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Monday, September 10, 2018

Recalling the sounds of summer .......

Hello, long time, no see!  With the arrival of September, it has gotten a little cooler.  How was your summer or winter?  Much of the northern hemisphere seems to have experienced a record scorching summer.  

“It never rains but it pours.” is so true recently. Japan has been hit by several destructive weather-related disasters and earthquakes one after another in a few months. In my previous post, I wrote about torrential rains that killed more than 220 people with landslides and the deadliest floods in more than 30 year.  Then came deadly heat wave with little rain except the thunder storms with lightening. At the hard-hit areas, people worked hard sweltering in the sizzling sun without tap water for long after the devastation. Temperatures were 2 to 3 degrees C above normal for many cities.  

As to the super typhoon #21 last Tuesday, the peak time of high tide caused the highest storm tide on record to strike seafront facilities including KIX. The forecast wind speed, maximum wind speed of 60m/s, was accelerated near tall buildings to more destructive 80m/s at one place in a moment.  I was reminded of the risk of the skyscraper wind effect which I was unaware living in a laid-back city. Two days later, a big earthquake in Hokkaido cracked roads, caused landslides and massive blackout.  What will be the next?  I'm so thankful that in the series of the natural disasters, Nara has not been affected or when affected, I've been safe with almost no damages.

Let's not forget the love and the beauties on this planet filled with light.

Taken with iPhone camera, several hours before the typhoon #20 hit on the 22nd of August

First of all, I recalled the calamities of this summer in the paragraphs above,
listening to the Japanese wind chime "fu-rin."
The clear and outworldly sound of  fu-rin takes me into daydreaming,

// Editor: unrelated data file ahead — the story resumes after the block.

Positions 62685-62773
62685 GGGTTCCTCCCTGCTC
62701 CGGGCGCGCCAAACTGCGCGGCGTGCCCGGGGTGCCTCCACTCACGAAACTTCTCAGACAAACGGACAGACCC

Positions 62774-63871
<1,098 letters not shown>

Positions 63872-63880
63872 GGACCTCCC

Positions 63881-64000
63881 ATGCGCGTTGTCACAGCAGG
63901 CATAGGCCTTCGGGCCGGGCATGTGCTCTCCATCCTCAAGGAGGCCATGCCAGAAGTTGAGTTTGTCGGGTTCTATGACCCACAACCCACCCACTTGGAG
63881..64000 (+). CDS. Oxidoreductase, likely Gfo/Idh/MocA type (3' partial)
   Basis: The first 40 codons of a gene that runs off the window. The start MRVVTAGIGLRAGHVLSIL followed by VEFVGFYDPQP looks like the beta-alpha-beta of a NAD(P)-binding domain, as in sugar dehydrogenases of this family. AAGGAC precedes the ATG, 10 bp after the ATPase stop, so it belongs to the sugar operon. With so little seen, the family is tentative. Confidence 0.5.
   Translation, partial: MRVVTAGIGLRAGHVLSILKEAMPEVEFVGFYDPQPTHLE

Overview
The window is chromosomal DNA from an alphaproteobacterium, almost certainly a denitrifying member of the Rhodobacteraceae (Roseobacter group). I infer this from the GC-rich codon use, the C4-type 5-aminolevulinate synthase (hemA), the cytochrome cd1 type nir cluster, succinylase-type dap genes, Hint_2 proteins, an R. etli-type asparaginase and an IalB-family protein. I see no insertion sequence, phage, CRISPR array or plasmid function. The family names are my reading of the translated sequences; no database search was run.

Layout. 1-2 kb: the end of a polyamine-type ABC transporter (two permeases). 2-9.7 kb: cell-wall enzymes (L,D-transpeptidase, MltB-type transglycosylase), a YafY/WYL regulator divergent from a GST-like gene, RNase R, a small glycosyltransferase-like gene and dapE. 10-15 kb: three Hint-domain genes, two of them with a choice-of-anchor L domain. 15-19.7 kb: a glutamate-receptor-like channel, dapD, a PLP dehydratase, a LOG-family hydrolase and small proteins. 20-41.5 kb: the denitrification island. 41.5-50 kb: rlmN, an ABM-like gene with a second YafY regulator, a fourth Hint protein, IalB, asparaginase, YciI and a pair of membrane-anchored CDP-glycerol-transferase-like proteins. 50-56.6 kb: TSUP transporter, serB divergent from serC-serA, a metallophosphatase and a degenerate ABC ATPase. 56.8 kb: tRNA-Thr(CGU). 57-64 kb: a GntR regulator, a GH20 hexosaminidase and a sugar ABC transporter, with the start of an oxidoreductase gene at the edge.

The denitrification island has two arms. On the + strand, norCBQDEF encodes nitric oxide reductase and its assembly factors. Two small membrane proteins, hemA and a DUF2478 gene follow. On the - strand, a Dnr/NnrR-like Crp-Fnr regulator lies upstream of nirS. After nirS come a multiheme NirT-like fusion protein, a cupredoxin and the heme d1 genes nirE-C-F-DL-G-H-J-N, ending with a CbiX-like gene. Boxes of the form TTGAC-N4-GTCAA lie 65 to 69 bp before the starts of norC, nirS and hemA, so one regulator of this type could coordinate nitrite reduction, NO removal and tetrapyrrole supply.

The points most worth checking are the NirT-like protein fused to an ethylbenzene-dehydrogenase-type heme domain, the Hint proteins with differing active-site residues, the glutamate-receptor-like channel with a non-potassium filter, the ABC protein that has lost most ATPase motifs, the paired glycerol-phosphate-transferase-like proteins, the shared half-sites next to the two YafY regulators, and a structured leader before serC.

evoking emotion or memories of the past.




Fu-rin is hung from the eave in the long summer of Japan 
to suggest the coolness of a breeze.
They are made of cast iron, pottery, glass, and so on.
"Edo furin" is one of the most popular ones;
the glass painting is done from the inside in order to protect the colors.


Cicadas' singing is also special sound of summer in Japan.
Leaving the cast-off shell alone, cicadas praise their life in chorus
despite their vulnerable state with predators above the ground.



Digging to the surface, emerging from one to five years underground life,
climbing a tree, shedding their exoskeletons at night, 
they announce their return with their shrill chirps.
Is it a cacophony or a euphony to you?
To me, their voices sound dazzling, shining with the morning sun.



The 5-year-old boy Y knows the six common species 
and has started to recognize them by ear for their specific song.
The cicadas flew to freedom after being observed and having a rest.

with iPhone camera

As usual summer, the cheerful voices sounded at my home during their summer break.



How about this photo for the grand finale of this post?
The launched fireworks to light up the sky in a blaze of fleeting glory
is the thing of summer historically.
Since I took this photo handheld, I captured the moment without light trails.
Can you hear the sound?



Linked to Mosaic Monday

Monday, July 9, 2018

Picture windows at 宝泉院 Hosen-in

Abnormal, extreme weather seems to be happening on global level. Thank you for your concern about the latest devastating torrential rain in wide areas of Japan.  Following the hot and dry rainy season,  a low pressure system and an active rain front brought historic heavy rain. Special weather warnings about the torrential rain that had never experienced before and evacuation orders were issued  many places especially northern Kyushu and some prefectures of western Japan. After the four consecutive rainy days, the sun appeared at last yesterday. The numerous scars left by the disaster are reported one after another. At least 100 are dead and about 60 are missing so far due to the deadly flooding or landslides. (At least 200 are dead. July 12)

Fortunately Nara was not seriously affected because the duration of the torrential rain was relatively short.  But the intense downpour of the night seemed like the end of the world and reminded me of Noah's ark.  Thank you again for your concern.  

Well, let's change the subject to the beneficial aspect of nature.



 I like to stroll around in the relatively cool air of the rainy season,
viewing the scenery drenched in the deep green,